Clinical Trials e-Newsletter | January 2022
Exciting New Treatment Breakthroughs Are on
The Horizon for Prostate Cancer Patients
Prostate cancer clinical trials using Prostate-Specific-Membrane Antigen (PSMA) are ushering in a new generation of treatment therapies and diagnostic tools offering breakthrough benefits for patients.
PSMA is different from Prostate-Specific Antigen (PSA). PSA floats freely in the blood, while PSMA is found at high concentration on the surface of prostate cancer cells compared to healthy prostate tissue. This major difference between prostate cancer tissue and healthy tissue, has opened the door for the creation of novel tools, which improves the identification (i.e., imaging drugs) and treatment (e.g., radioligand therapeutics) of prostate cancer.      
PSMA technology is made of two key parts, the first part attaches to the PSMA on the surface of cancer cells. The second part carries a radioactive compound, which either is detectable by a PET/CT scanner for imaging or is taken up by the cell and causes the cell to die (e.g., radioligand treatment therapy). PSMA imaging is already available and being used. Figure below gives an example of how radioligand therapy works.
The Vision clinical trial sponsored by Novartis is expected to result in the first PSMA treatment therapy approved by the FDA in 2022 for advanced prostate cancer patients. The PSMA breakthroughs are of great news for prostate cancer patients, because it helps doctors better identify and target prostate cancer in men who are newly diagnosed or have advanced prostate cancer.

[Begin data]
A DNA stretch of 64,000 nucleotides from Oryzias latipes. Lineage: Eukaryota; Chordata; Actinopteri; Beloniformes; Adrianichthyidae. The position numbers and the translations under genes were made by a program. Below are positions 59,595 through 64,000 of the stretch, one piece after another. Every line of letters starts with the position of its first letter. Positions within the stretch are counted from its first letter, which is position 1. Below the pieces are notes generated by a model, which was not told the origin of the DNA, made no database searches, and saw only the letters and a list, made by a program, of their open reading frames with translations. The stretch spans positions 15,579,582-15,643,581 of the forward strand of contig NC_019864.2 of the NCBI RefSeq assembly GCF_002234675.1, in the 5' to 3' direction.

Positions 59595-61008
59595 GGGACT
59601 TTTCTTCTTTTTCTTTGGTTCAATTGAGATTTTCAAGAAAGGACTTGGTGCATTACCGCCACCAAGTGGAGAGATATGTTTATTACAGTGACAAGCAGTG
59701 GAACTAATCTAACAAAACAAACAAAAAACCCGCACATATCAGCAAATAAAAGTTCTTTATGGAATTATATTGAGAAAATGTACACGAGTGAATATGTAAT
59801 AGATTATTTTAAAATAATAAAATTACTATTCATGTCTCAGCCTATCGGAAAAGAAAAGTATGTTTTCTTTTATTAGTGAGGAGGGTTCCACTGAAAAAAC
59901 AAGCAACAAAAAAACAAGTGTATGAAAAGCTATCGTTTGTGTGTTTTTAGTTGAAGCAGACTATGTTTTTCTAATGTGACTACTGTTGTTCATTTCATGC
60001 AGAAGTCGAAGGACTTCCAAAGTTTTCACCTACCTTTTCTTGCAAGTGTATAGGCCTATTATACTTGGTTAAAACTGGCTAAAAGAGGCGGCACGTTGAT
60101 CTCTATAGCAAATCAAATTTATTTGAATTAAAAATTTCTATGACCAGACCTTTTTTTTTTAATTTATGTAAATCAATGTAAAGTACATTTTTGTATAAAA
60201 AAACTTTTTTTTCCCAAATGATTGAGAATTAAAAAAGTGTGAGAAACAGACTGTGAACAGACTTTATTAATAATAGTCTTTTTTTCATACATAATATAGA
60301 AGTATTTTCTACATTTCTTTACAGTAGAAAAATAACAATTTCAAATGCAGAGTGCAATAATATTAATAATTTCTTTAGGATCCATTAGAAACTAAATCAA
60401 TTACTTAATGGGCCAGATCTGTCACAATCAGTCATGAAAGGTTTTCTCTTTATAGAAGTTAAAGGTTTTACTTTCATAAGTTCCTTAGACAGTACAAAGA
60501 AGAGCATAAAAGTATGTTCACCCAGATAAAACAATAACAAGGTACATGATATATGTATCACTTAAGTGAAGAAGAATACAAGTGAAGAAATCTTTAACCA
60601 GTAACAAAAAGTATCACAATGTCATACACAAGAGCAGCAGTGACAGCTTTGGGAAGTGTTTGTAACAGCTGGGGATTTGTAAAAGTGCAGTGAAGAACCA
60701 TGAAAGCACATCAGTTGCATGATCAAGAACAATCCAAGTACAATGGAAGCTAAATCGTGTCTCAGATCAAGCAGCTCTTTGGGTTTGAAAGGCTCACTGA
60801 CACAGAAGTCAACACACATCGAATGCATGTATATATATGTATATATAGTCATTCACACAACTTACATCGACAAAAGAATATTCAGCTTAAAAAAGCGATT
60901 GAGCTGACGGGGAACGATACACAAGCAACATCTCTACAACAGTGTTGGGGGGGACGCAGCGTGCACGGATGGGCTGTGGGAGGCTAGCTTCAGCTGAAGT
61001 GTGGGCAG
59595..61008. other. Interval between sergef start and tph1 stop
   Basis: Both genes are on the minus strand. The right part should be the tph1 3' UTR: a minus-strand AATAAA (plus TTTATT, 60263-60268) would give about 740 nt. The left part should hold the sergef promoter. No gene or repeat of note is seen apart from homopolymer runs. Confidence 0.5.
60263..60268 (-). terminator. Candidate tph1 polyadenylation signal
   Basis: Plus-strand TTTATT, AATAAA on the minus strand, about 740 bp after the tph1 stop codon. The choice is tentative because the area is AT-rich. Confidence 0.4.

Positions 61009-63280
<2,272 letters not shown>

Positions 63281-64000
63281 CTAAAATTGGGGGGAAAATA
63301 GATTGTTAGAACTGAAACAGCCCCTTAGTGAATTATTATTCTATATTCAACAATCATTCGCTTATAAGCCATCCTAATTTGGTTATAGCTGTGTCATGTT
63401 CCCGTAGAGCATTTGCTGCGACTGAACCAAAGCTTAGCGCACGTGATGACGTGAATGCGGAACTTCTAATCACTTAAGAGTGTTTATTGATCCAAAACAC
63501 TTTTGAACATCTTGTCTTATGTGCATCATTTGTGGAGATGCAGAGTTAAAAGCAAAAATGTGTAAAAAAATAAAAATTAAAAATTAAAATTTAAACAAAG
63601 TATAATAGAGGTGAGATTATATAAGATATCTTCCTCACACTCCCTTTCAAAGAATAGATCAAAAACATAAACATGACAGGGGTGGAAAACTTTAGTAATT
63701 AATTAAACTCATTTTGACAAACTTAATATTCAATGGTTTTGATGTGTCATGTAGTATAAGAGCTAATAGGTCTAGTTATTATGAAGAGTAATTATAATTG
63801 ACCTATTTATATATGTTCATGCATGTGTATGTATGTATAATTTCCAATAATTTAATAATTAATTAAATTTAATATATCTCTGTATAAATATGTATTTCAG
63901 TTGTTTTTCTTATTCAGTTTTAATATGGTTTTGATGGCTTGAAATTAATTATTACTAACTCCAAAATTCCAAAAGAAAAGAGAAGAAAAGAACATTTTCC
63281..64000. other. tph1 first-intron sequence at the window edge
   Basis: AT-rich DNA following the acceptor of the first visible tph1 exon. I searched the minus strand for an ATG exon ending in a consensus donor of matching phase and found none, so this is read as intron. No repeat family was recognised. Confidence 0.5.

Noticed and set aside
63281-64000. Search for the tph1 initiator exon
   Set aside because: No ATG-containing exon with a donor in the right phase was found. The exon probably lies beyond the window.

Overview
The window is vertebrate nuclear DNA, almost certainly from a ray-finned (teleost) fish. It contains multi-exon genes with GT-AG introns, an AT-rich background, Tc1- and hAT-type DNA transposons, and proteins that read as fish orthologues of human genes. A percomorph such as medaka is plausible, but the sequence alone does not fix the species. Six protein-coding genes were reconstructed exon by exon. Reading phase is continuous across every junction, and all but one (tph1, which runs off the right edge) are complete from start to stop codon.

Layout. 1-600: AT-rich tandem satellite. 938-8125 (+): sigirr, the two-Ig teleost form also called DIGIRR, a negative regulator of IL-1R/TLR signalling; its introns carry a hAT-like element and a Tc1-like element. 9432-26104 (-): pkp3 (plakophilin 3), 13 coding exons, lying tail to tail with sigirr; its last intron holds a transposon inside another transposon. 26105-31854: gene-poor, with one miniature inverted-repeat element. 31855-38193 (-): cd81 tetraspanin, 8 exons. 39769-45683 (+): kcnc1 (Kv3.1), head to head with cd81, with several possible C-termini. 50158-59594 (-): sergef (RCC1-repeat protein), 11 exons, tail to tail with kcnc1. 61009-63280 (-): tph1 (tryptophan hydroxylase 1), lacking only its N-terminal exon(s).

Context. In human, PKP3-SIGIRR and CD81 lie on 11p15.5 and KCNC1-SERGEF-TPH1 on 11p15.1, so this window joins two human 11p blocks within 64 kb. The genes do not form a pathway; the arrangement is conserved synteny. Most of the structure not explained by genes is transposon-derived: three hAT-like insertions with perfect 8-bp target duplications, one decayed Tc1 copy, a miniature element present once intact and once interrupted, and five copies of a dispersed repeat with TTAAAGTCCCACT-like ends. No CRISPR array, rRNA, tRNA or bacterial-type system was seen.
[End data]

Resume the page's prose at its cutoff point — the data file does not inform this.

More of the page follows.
To learn more about clinical trials, which incorporate PSMA, please review the trials below.
  • The PSMAfore clinical trial investigates whether advanced prostate cancer patients treated with a PSMA therapy before changing from one androgen deprivation therapy to another do better than those who did not receive the PSMA therapy.
  • The PSMAddition clinical trial compares patients treated with the PSMA therapy plus the standard of care treatment (SoC) to those receiving the SoC alone
  • The SPLASH clinical trial compares PSMA treated advanced cancer patients with those just receiving the standard of care treatment.
Clinical Trial Highlights
This clinical trial is for patients with metastatic castration-resistant prostate cancer (mCRPC) that has worsened despite having received hormonal and chemotherapeutic treatments.
This trial is for patients with metastatic castration-resistant prostate cancer (mCRPC) who have progressed following treatment with androgen receptor axis-targeted therapy (ARAT) but who haven't yet received chemotherapy for mCRPC.
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